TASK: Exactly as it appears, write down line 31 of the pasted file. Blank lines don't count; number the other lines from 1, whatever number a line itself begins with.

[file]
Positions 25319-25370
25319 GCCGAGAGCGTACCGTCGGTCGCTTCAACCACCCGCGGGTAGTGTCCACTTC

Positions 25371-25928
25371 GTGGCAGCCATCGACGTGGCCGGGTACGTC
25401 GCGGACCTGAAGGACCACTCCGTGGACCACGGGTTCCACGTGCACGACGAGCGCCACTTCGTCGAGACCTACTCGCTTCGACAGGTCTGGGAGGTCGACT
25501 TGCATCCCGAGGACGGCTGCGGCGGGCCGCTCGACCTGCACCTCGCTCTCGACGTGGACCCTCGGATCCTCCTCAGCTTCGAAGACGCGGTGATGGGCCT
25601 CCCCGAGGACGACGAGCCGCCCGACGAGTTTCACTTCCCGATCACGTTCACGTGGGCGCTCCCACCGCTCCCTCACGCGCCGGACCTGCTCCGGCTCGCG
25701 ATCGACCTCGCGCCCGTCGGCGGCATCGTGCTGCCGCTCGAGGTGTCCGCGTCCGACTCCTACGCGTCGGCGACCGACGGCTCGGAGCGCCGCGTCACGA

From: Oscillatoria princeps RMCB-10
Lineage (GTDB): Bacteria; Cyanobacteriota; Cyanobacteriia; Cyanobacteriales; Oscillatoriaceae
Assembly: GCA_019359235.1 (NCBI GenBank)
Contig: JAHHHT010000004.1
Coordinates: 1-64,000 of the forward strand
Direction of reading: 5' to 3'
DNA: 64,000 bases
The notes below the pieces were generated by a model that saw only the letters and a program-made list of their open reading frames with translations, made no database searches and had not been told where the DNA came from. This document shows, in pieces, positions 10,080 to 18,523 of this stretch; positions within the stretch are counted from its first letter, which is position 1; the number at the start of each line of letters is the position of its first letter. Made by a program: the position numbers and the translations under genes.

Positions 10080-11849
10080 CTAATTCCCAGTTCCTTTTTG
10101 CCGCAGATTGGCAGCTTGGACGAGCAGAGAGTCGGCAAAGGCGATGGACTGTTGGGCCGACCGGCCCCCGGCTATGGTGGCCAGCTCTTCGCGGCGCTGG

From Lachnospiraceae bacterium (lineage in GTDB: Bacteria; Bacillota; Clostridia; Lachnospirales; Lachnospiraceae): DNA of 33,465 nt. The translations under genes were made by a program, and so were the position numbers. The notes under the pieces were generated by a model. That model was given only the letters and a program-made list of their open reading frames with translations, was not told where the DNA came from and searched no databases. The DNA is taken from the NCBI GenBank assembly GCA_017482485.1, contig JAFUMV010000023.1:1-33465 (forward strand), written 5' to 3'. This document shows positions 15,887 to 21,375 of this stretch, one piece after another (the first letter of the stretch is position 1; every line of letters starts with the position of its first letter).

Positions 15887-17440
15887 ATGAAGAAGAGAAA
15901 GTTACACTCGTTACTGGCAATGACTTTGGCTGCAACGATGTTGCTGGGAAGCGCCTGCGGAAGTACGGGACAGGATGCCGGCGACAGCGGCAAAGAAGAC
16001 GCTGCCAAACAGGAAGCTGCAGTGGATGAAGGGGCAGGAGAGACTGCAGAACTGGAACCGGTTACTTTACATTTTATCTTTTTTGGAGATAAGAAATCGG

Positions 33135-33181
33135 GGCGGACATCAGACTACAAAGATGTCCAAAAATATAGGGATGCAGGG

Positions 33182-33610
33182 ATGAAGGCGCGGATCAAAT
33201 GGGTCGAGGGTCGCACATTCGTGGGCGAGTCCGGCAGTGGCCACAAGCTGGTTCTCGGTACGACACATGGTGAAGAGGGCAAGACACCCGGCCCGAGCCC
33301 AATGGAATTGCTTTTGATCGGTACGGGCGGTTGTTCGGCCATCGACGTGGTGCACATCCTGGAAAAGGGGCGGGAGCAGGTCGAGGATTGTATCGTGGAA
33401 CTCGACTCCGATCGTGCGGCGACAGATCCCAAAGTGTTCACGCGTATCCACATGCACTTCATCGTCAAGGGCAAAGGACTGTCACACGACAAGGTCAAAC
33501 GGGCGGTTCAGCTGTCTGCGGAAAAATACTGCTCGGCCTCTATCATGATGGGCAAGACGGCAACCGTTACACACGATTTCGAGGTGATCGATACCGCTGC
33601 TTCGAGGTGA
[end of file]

33401 CTCGACTCCGATCGTGCGGCGACAGATCCCAAAGTGTTCACGCGTATCCACATGCACTTCATCGTCAAGGGCAAAGGACTGTCACACGACAAGGTCAAAC